• 104 Chapter 7: DSL and Cable Modem Networks The following list details the correlation between the OSI Reference Model and the DOCSIS standard: • TCP/IP support: — IP services at the network layer (OSI Layer 3) — TCP/UDP services at the transport layer (OSI Layer 4) • Data-link layer: — Logical Link Control (LLC) sublayer conforming to Ethernet standards — Link security sublayer for basic privacy, authorization, and authentication — Media Access Control (MAC) sublayer supporting variable-length protocol data units (PDU) • Physical (PHY) layer comprised of the following: — Downstream convergence layer conforming to MPEG-2 — Physical Media Dependent (PMD) sublayer for downstream and upstream data transmission; through Time Division Multiplexing (TDM). Summary DSL and cable modem network access are two alternate ways to connect to an NSP without the use of more expensive dedicated service. DSL technology is a modem technology using existing twisted-pair telephone lines capable of carrying high-bandwidth applications. There are several forms of xDSL, each designed around specific goals and needs of the marketplace. Each of these is summarized in Table 7-2. Cable systems originally were designed to deliver broadcast television signals efficiently to subscribers’ homes. Downstream video programming signals begin around 50 MHz, the equivalent of channel 2 for over-the-air television signals. The 5 MHz to 42 MHz portion of the spectrum is usually reserved for upstream communications from subscribers’ homes. Each standard television channel occupies 6 MHz of the Radio Frequency (RF) spectrum. Traditional cable systems have 400 MHz of downstream bandwidth, capable of carrying the equivalent of 60 analog TV channels. Modern hybrid fiber/coax (HFC) systems have 700 MHz of downstream bandwidth, with the capacity for approximately 110 channels. The MCNS defined the DOCSIS 1.0 standard, which in turn was accepted as the North American standard.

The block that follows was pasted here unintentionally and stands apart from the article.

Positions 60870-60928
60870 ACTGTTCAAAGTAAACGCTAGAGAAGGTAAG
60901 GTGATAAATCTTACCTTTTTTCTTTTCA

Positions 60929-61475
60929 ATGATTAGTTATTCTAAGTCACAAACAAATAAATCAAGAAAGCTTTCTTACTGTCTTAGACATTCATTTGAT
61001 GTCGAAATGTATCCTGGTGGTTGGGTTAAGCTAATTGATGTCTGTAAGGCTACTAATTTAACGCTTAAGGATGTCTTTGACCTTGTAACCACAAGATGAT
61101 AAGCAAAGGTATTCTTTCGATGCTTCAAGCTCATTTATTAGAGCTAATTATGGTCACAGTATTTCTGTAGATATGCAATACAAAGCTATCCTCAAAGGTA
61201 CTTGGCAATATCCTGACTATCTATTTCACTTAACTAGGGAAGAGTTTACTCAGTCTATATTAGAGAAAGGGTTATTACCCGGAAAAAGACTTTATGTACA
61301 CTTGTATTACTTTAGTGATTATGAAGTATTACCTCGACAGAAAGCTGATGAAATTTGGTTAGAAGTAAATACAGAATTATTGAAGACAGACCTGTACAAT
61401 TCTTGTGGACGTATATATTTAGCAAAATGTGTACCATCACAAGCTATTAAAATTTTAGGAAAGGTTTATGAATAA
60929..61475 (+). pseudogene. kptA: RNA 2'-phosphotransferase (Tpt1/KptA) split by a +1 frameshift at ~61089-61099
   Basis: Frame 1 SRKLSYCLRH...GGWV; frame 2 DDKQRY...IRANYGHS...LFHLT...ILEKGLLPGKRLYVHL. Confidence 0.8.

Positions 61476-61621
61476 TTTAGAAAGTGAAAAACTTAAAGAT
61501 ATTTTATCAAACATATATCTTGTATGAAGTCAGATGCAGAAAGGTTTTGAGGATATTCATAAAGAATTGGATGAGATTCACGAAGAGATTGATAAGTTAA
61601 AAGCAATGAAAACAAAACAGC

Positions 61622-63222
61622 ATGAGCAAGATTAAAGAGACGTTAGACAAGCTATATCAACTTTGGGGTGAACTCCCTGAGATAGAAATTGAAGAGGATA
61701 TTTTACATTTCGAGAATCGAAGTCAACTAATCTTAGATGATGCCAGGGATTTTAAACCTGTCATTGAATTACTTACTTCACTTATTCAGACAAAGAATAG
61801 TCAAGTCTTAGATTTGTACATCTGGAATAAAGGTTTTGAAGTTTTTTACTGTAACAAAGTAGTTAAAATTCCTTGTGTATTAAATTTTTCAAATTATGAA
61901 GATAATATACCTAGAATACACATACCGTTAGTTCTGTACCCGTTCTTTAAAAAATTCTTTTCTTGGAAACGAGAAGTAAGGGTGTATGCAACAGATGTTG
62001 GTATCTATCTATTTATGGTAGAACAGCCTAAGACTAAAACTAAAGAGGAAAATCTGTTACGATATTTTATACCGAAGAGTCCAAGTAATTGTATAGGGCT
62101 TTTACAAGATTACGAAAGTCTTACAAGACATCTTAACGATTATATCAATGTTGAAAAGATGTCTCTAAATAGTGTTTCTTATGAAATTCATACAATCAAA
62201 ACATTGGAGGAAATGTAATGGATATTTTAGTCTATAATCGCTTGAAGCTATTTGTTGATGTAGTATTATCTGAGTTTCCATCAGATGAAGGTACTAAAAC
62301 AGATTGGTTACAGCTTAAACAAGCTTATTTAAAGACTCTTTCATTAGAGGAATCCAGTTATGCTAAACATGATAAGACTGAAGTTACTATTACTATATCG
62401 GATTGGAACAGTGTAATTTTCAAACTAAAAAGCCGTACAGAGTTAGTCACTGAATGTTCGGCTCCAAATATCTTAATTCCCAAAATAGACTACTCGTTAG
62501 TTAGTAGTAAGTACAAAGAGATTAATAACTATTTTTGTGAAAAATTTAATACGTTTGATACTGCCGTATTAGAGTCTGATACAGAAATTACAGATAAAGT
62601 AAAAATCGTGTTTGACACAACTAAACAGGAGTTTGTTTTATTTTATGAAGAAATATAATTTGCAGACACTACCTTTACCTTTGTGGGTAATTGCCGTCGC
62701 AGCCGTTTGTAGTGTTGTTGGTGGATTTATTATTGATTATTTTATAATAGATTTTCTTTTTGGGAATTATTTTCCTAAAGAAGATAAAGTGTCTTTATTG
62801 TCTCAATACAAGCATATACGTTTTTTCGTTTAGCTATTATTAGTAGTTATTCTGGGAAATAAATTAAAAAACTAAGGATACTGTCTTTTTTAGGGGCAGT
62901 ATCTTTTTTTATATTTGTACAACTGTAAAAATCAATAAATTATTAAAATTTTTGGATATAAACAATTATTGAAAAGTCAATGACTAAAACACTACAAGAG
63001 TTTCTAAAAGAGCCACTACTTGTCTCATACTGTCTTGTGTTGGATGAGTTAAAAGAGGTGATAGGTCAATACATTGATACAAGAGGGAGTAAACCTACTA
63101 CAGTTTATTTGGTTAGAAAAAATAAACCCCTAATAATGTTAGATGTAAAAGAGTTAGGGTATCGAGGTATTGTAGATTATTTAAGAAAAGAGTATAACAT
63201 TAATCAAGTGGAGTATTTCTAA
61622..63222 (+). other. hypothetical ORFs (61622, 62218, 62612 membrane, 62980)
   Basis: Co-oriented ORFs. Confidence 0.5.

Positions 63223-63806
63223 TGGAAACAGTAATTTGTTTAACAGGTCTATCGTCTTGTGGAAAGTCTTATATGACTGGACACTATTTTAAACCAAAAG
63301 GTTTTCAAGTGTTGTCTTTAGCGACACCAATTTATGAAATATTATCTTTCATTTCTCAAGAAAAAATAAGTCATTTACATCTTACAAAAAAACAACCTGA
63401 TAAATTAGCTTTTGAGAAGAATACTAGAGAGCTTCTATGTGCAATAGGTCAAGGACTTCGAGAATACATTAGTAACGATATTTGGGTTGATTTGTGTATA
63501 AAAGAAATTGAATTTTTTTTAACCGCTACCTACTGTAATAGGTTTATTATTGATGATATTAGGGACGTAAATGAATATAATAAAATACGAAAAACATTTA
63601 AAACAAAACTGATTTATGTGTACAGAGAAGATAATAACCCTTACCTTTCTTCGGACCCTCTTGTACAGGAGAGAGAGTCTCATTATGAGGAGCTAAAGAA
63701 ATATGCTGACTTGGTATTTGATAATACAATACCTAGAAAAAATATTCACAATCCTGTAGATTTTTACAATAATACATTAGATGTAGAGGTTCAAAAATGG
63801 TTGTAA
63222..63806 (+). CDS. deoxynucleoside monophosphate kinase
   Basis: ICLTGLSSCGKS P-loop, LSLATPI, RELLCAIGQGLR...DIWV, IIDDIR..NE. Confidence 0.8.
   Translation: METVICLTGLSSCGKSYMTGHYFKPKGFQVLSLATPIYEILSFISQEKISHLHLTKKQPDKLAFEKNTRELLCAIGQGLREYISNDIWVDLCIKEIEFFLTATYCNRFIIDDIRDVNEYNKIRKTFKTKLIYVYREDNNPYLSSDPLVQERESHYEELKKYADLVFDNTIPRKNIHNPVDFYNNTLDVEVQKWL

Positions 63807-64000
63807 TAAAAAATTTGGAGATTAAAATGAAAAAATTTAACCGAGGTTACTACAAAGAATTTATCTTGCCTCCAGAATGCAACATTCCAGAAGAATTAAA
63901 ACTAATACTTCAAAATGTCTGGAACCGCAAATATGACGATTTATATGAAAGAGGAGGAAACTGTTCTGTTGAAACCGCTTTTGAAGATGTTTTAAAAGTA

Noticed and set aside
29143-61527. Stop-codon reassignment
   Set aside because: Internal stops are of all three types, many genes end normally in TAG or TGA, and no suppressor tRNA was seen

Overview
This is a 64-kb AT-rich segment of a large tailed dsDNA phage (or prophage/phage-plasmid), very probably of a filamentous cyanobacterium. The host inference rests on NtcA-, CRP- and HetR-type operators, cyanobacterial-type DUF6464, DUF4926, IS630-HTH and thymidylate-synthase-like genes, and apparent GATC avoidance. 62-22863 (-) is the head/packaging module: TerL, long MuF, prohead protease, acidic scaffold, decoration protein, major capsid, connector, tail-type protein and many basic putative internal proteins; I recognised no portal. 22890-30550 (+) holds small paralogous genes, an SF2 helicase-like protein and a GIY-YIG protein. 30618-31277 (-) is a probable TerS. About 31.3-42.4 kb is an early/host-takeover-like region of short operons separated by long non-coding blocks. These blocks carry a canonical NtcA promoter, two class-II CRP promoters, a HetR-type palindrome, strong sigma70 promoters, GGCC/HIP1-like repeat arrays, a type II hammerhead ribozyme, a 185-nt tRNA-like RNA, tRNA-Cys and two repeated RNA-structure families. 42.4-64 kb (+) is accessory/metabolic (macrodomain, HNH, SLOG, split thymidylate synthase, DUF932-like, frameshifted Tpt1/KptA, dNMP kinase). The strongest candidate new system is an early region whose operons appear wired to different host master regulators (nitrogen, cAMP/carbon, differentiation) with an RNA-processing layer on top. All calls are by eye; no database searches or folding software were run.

• Summary 105 Table 7-2 DSL Service Summary Data Rate DSL Downstream; Distance Type Description Upstream Limit Application ADSL Asymmetric 1.544 to 6.1 Mbps 1.544 Mbps at Used for Internet and digital subscriber downstream; 18,000 feet; web access, motion line 16 to 640 Kbps 2.048 Mbps at video, video on demand, upstream 16,000 feet; remote LAN access. 6.312 Mbps at 12,000 feet; 8.448 Mbps at 9,000 feet HDSL High-data-rate 1.544 Mbps duplex on 12,000 feet on T1/E1 service between digital subscriber two twisted-pair lines; 24-gauge wire server and phone line 2.048 Mbps duplex on company or within a three twisted-pair company; WAN, LAN, lines server access. SDSL Single-line digital 1.544 Mbps duplex 12,000 feet on Same as for HDSL but subscriber line (U.S. and Canada); 24-gauge wire requiring only one line of 2.048 Mbps (Europe) twisted-pair. on a single duplex line downstream and upstream VDSL Very-high digital 12.9 to 52.8 Mbps 4500 feet at ATM networks; subscriber line downstream; 12.96 Mbps; Fiber to the 1.5 to 2.3 Mbps 3000 feet at Neighborhood. upstream; 25.82 Mbps; 1.6 Mbps to 2.3 Mbps 1000 feet at downstream 51.84 Mbps DSL and cable modem network access is not available in all parts of the country or even to every house and business within a city. Before planning on deploying either of these services, it is imperative to discuss these plans with the local DSL/Cable NSP. In the event these services are not available for connectivity, you need to consider the more traditional Frac-T1/T3, ISDN, or dial-up services.